In the recent unpublished decision of L.G. v. T.G.. the Appellate Division addresses an issue that we are dealing with more and more – tracking one’s spouse through a hidden GPS on their car.  GPS in terms of domestic violence isn’t necessarily “new” – you can read about the beginnings in Eric Solotoff’s 2011

About a month ago, I blogged on a case that held that putting a GPS in a spouse’s car was not an invasion of privacy because cars travel on public roads and there is no expectation of privacy.  That said, invasion of privacy is a tort so this case really did not address the domestic violence/stalking implications of the conduct.  In fact, at the end of the post, I said:

Now, should people going through a divorce take this as a green light to start placing GPS devices in their spouse’s vehicle. Perhaps not. There have been some that have argued and some judges have found that that conduct would amount to domestic violence – perhaps harassment or stalking. Of course, that begs the question of how the alleged victim could demonstrate the requisite fear or be alarmed, if the did not know of the placement of the GPS and similarly, how it would be stalking if the person did not know that the GPS was recording their movements.  I have no doubt that there will be more to come on this.

Little did I know that more was going to come so soon.  That is, until I read L.J.V.H. v. R.J.V.H., an unreported Appellate Division opinion decided yesterday.  In that case, the court found that the putting a GPS device in an ex-wife’s new boyfriend’s car was stalking and thus domestic violence. 

Apparently, this was not the defendant’s first foray into the use of a GPS.  At the commencement of the original divorce a year prior, the defendant had put a GPS on the wife’s car.  She obtained a TRO which was ultimately resolved by a consent order in the divorce case for restraints, including restraints on stalking.


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As technology progresses, the use of it rears its head during divorce cases.  One such form of technology is the use of a GPS in a spouses vehicle.  In a reported (precedential) opinion decided on July 7, 2011, in the case of Villanova vs. Innovative Investigations, the Appellate Division affirmed a trial court’s granting of summary judgment, effectively dismissing a husband’s invasion of privacy claim.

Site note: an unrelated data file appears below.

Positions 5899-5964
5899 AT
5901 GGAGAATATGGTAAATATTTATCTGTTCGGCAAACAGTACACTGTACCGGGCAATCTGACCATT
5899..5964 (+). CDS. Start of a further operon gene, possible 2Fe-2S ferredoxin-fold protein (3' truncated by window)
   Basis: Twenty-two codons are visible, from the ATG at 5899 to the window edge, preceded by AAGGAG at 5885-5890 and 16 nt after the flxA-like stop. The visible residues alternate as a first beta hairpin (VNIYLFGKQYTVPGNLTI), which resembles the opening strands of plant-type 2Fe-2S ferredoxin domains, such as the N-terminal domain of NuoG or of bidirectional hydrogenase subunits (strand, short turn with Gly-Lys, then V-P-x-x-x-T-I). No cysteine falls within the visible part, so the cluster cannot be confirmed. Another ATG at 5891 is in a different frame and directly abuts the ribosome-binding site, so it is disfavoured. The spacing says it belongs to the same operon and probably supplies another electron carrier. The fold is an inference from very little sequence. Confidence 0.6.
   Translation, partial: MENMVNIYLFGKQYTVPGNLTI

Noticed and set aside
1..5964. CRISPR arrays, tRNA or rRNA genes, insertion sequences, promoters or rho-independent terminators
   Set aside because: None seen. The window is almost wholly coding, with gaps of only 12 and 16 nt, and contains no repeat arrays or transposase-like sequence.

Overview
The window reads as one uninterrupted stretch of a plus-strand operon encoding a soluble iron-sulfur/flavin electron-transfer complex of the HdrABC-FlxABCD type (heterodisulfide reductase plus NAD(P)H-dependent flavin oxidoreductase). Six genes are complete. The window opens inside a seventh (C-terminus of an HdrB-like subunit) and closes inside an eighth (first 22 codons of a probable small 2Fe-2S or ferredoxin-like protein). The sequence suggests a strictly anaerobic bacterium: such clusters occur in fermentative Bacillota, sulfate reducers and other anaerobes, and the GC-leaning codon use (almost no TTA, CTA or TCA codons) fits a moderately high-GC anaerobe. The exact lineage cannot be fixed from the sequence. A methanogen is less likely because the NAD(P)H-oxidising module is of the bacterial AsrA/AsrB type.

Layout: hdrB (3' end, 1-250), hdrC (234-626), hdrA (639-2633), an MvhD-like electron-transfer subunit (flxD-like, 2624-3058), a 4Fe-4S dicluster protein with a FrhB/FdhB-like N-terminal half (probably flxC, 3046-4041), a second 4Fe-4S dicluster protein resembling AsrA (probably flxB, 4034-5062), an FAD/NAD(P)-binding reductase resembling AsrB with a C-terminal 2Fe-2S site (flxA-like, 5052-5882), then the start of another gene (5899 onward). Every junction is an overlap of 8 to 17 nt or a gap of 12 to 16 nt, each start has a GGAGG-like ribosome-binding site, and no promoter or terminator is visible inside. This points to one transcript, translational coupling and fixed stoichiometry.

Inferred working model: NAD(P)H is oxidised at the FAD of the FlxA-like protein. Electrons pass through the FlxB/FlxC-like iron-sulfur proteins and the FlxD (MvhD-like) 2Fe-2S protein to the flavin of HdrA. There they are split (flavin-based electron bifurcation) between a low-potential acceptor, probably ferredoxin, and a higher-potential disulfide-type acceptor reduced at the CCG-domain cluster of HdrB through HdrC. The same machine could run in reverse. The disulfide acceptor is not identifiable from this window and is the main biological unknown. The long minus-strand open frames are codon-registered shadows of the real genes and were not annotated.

In this case, the wife , in the midst of divorce proceedings, hired a private investigator to follow her husband.  The private investigator later suggested that the wife put a GPS device in the family vehicle driven by the husband and she did.  She later used the findings in the divorce case.  During the divorce case, the husband amended his divorce pleading to seek invasion of privacy damages against the wife.  He also tried to add the defendant’s in this case, the private investigator as a defendant in the divorce case but the court would not allow that.  The husband ultimately abandoned his tort claim against the wife in their settlement but reserved his rights to pursue his claim against the private investigator.

The invasion of privacy claim in the case against the private investigator was ultimately dismissed because the court found that there is no expectation of privacy driving over public roads. 


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When does electronic surveillance of another person constitute a violation of the New Jersey Prevention of Domestic Violence Act?  That was the question recently tackled by the Appellate Division in its unpublished decision, Kebea v. David.  The unmarried couple at issue was living together when, one evening, they got into a heated argument and Kebea told David to leave the apartment.  Kebea obtained a Temporary Restraining Order after David returned to the apartment and removed a few items he had purchased.  She ultimately voluntarily dismissed the TRO against David, who then purchased a software program by which he could learn about the contents of her emails to determine if she would lie to him about an ex-boyfriend so that he could end the relationship if he felt necessary.

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